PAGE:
All this happens while the quarterback is running down the offensive line, looking to see how the defense is reacting. This may seem like a lot for a QB to think about in a split second, but imagine how confusing it was to someone trying to defend against it when it was brand spanking new. To defenses, it looked like an octopus with eight footballs. It was as if the Longhorns had taken 80 years of college football tradition and chucked it to the side like, well, like a wishbone quarterback tossing a football to a tailback. It was so revolutionary, Sam Houston would have loved it.
Texas, coming off a 31–3 wipeout of Okie State, entered the game against the Sooners looking to continue their new offense's success. But it was hit and miss for the first three quarters, and with just 2:37 left in the game, the Longhorns found themselves down 20–19 on their own 15-yard line. James Street stepped under center and immediately completed four straight passes, placing Texas at the Oklahoma 21 with only 55 seconds left.
That's when fullback Steve Worster took over the game. He ran 14 yards on the next play, then seven on the next for the winning touchdown. The wishbone had arrived, and Texas had beaten the Sooners 26–20.
The Longhorns would go on to win their next 28 games in a row, and 30 altogether.
Royal would run the wishbone offense until he retired in 1977, after two more national championships and six straight Cotton Bowl appearances. It would lead to a record of 80 wins, 19 losses, and two ties for the Longhorns under Royal since installing the wishbone. Bellard would later use it during his exile as head coach at A&M and Mississippi State, as well.
Coach Royal would describe it as an offense always running downhill at the defense, and the only way they could stop it was to come up and have one hell of a collision.
October 8, 1977
Texas 13 | Oklahoma 6
This game, when the No. 5 Longhorns faced the No. 2 Sooners, marked the end of a six-game winless streak against Oklahoma, and it was also the first season during which a Longhorn won a Heisman Trophy. The game got off to a horrible start for Texas when both starting quarterback Mark McBath and his replacement, John Aune, suffered season-ending injuries. In stepped junior Randy McEachern, who wasn't even listed in the UT media guide before the season.
But McEachern wasn't fazed, immediately driving the Longhorns 80 yards for a touchdown just before the half for a 10–3 Texas lead. (Russell Erxleben had kicked a 64-yard field goal for their first three points.)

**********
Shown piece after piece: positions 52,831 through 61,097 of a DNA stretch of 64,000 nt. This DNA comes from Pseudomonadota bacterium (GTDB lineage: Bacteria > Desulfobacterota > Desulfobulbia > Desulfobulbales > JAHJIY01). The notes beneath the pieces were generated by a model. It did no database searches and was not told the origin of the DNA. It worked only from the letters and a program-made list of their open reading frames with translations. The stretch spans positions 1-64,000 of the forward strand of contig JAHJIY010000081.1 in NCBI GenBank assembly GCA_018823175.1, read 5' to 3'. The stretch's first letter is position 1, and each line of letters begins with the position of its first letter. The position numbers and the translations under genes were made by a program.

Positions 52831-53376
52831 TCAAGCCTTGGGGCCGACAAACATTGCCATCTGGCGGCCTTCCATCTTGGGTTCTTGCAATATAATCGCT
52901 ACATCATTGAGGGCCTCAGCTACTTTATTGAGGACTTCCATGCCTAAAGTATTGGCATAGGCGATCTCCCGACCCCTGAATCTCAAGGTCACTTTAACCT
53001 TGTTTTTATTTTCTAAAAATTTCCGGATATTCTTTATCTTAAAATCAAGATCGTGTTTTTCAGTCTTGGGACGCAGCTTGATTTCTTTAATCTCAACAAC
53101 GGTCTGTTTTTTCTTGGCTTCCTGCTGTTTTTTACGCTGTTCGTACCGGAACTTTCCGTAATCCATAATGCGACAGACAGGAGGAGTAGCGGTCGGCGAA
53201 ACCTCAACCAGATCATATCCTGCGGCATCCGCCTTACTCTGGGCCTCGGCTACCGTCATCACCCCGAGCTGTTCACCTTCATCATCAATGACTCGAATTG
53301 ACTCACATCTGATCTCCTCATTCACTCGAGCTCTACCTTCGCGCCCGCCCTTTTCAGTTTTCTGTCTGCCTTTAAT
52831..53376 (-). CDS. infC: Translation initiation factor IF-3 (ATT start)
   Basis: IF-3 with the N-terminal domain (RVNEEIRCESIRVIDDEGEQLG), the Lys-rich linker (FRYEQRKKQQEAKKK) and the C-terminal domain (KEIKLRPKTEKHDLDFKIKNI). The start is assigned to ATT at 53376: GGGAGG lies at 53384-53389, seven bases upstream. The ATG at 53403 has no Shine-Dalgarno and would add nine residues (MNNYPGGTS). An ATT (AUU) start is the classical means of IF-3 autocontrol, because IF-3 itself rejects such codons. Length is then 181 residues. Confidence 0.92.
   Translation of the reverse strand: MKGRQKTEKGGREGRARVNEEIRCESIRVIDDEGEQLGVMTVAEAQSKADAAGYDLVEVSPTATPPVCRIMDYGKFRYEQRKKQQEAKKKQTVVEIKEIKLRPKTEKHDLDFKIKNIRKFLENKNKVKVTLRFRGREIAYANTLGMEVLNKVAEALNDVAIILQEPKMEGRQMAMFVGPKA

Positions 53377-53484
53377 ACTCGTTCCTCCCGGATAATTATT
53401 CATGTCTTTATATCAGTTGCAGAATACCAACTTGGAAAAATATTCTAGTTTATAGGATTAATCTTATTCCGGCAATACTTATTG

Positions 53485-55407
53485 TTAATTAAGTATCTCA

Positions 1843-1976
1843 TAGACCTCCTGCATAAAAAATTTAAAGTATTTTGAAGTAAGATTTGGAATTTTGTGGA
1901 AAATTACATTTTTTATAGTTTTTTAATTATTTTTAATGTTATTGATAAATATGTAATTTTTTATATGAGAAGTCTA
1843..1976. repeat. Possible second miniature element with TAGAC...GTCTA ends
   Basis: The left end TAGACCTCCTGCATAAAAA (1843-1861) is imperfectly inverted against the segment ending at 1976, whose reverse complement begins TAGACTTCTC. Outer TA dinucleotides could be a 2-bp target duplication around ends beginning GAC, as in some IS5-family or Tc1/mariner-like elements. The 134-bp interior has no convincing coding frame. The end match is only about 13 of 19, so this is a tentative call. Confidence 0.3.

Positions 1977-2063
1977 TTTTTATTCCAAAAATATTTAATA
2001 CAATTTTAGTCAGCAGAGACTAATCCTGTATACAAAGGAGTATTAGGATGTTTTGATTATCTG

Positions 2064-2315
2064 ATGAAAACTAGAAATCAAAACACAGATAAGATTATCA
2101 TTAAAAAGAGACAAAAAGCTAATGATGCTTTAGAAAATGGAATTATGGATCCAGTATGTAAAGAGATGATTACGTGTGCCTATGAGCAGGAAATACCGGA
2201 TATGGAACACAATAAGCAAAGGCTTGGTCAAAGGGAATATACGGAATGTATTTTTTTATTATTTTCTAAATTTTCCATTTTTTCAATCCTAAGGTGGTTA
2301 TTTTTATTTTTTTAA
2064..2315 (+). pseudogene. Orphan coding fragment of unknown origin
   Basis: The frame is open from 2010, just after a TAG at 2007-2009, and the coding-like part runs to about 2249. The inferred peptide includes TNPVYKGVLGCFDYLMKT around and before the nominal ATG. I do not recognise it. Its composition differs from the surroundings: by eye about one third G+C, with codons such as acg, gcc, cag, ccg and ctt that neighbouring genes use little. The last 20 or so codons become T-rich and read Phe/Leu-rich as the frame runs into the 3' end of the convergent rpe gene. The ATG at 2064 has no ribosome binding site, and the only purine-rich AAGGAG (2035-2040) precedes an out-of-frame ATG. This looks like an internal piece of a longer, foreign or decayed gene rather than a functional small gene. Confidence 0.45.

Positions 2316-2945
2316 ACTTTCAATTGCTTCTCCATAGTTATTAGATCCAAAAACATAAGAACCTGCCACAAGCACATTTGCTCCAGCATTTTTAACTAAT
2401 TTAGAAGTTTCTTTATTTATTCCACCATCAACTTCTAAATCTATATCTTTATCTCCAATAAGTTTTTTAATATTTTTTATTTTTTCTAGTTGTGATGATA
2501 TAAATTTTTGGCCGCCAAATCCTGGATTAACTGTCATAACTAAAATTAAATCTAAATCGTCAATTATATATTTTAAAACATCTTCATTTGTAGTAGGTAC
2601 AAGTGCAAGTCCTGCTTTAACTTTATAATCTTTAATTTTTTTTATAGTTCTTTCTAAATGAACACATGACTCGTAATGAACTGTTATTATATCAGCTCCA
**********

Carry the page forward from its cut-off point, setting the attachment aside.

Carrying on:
Erxleben then hit a 58-yarder to put them up 13–6 with a little over eight minutes remaining. OU then began a 76-yard drive that stalled on the Texas 4-yard line when quarterback Thomas Lott was stopped on fourth down by All-Americans Johnnie Johnson and Brad Shearer. But the Longhorns could only gain two yards on their own possession, and Erxleben had to punt from his own end zone.
Russell came through again by belting a 69-yard punt that saved the day and a 13–6 Texas victory. Running back Earl Campbell helped build his Heisman-winning résumé with 124 yards rushing on 23 carries, including one on a 24-yard rumble for the Longhorns' only touchdown.
October 14, 1989
Texas 28 | Oklahoma 24
This time around the Longhorns were trying to end a streak of losses to the Sooners that stretched all the way back to '85.
The prospects of ending that skid didn't seem good in Cotton Bowl Stadium that day against the 15th-ranked Sooners. A halftime lead had evaporated, and suddenly Oklahoma was up 24–20 with 3:42 left.
What happened then was reminiscent of James Street's four completions with the game on the line in 1968. UT freshman quarterback Peter Gardere started at his own 34-yard line and completed four passes down to the OU 25 with a little over two minutes remaining. Gardere then hit Johnny Walker (what a great name) with a 25-yard missile for the winning touchdown and a 28–24 victory.
Wayne Clements added two field goals, Mical Padgett picked up a fumbled punt and ran 44 yards for another score, and Tony Jones also caught a touchdown pass.
Gardere would go on to become the first QB in Longhorns history to beat the Sooners four times. His photo could be found in post offices throughout Oklahoma after that performance.
October 13, 1990
Texas 14 | Oklahoma 13
For the second straight year, a fourth-quarter victory drive was the modus operandi of the Longhorns as UT faced No. 4 Oklahoma. (For you Sooners, modus operandi is a Latin phrase, but don't worry yourselves about it — y'all have enough trouble with English.)
Texas took over at its own 9-yard line with 7:12 remaining, having not made much of a dent in the OU defense throughout the game.
Freshman Butch Hadnot was the main cog in a 12-play drive that took UT down to the 16-yard line, where they faced a fourth-and-seven. Gardere was saved from a sack by a great block by halfback Phil Brown, which allowed him time to complete a 16-yard touchdown pass to Keith Cash. Clements then hit the extra point for the lead with two minutes to go.
But the Sooners didn't give up, driving all the way down to the Texas 29-yard line before R.D. Lashar missed a 46-yard field-goal attempt wide left. He was subsequently left off the team bus.
October 8, 1994
Texas 17 | Oklahoma 10
Redshirt freshman quarterback James Brown (gotta love a QB named after the Godfather of Soul) began an incredible career by going 17 of 22 for 148 passing yards and throwing a touchdown in this contest between 15th-ranked Texas and 16th-ranked Oklahoma. He also ran for 51 yards and a score. Brown would go on to become the all-time passing leader at UT.
Once again the game came down to the final drive, but this time it was OU driving.
The Longhorns were up 17–10 with 43 seconds left when the Sooners lined up for a fourth-and-goal play at Texas' 3-yard line. Oklahoma signal-caller Garrick McGee appeared to start an option play to the right, but then surprised everyone by instead handing off to running back James Allen, who headed left.